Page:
Goldman Sachs boss Lloyd Blankfein confirms he will retire this year

Banking chief's departure has been expected for months

Caitlin Morrison
Tuesday 17 July 2018 14:19
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Blankfein led the bank through the financial crisis
Blankfein led the bank through the financial crisis

Goldman Sachs has confirmed David Solomon will take over as chief executive when incumbent boss Lloyd Blankfein steps down in September.

The banking chief, who has led Goldman for 12 years, making him one of the financial world’s longest-running CEOs, will also step down as chairman at the end of the year.

Mr Blankfein battled cancer during his tenure at the lender, announcing his diagnosis in 2015.

His plans to leave Goldman were first reported in March this year, and the appointment of Mr Solomon as his replacement was widely anticipated.

“I want to express my deep appreciation for the opportunity to work with and benefit from so many talented and dedicated colleagues,” said Mr. Blankfein. “My job has also allowed me to engage with many of the most impressive business leaders around the world and I thank them for allowing me to help support their goals and priorities.”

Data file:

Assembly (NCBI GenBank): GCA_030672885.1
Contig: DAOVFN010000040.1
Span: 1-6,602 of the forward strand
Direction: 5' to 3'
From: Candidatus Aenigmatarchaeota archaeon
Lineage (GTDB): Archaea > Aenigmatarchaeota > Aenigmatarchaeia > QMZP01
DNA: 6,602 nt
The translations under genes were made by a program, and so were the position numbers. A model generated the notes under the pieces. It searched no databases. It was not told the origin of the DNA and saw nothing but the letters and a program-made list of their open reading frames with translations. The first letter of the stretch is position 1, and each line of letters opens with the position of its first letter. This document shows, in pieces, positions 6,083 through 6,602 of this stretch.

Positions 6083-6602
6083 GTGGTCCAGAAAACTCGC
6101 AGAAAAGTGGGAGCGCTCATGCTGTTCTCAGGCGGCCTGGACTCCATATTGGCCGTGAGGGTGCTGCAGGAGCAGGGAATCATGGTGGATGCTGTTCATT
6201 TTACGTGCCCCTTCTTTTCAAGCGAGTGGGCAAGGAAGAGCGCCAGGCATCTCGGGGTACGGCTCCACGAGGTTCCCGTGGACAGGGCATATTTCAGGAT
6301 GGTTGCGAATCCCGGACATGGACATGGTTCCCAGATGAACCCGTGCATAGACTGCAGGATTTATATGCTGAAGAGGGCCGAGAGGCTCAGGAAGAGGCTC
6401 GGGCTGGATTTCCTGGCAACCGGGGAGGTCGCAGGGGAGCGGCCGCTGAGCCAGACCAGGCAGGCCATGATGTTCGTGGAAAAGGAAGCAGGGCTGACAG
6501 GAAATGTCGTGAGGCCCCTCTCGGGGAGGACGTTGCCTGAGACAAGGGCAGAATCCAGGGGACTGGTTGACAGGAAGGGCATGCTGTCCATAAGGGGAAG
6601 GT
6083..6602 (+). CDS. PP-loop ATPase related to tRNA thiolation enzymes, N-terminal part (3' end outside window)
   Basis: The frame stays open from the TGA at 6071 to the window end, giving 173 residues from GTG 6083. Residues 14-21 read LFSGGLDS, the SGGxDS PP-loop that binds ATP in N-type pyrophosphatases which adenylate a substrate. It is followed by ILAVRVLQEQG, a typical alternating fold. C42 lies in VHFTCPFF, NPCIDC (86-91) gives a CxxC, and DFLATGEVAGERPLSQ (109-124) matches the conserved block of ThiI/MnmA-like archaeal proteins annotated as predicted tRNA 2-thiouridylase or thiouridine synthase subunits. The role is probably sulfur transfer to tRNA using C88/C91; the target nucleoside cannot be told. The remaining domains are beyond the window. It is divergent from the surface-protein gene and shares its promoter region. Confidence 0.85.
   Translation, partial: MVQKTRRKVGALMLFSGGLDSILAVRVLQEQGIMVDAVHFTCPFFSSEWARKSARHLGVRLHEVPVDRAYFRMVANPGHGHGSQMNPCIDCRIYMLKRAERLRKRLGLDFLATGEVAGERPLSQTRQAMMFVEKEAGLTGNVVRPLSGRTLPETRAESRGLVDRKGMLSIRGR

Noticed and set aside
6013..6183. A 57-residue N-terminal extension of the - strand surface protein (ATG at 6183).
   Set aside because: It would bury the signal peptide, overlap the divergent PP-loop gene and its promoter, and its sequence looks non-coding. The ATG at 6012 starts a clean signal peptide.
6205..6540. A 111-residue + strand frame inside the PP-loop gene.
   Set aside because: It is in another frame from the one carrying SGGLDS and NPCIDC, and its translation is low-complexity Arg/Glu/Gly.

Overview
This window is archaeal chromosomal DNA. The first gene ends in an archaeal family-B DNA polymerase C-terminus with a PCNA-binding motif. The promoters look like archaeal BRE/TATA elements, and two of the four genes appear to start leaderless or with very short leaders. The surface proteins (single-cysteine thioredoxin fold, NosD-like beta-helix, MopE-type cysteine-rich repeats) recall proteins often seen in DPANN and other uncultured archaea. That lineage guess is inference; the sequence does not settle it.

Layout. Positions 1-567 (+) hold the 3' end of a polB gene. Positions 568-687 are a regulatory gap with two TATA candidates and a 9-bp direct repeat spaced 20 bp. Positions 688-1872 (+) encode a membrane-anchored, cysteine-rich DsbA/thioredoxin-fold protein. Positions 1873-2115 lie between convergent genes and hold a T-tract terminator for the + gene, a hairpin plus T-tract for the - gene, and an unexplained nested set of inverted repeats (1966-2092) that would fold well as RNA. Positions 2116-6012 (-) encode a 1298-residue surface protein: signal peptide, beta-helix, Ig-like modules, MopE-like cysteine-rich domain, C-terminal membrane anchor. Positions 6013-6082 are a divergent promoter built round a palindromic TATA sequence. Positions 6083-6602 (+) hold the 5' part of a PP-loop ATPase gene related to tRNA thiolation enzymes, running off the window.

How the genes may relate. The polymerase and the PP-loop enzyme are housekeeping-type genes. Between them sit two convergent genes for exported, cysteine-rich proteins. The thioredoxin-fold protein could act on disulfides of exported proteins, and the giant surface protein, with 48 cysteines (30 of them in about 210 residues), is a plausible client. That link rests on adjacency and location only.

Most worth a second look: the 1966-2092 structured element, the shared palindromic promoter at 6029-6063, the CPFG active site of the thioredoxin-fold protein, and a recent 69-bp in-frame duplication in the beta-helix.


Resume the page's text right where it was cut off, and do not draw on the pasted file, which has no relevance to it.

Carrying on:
He added: “David is the right person to lead Goldman Sachs. He has demonstrated a proven ability to build and grow businesses, identified creative ways to enhance our culture and has put clients at the center of our strategy.”

Adebayo O. Ogunlesi, lead director of the Goldman Sachs board, said Mr Blankfein had been a “remarkable leader during an extraordinary period of challenge” for the bank.

“His temperament and innovative thinking, deep understanding of risk and the firm’s businesses, and ability to motivate and inspire the people of Goldman Sachs have defined his tenure. He has pushed the firm’s entry into new businesses and opportunities, while also investing in areas that will continue to be highly valued by our clients,” Mr Ogunlesi said.

Mr Blankfein has been an outspoken critic of Brexit, and has previously suggested that a second referendum would be appropriate given uncertainty surrounding the decision.

In April this year, Mr Blankfein said Goldman might not have chosen to build its new European headquarters in London if the decision had been made after the Brexit vote.

Shares in Goldman dropped slightly in pre-market trading, falling 0.4 per cent.

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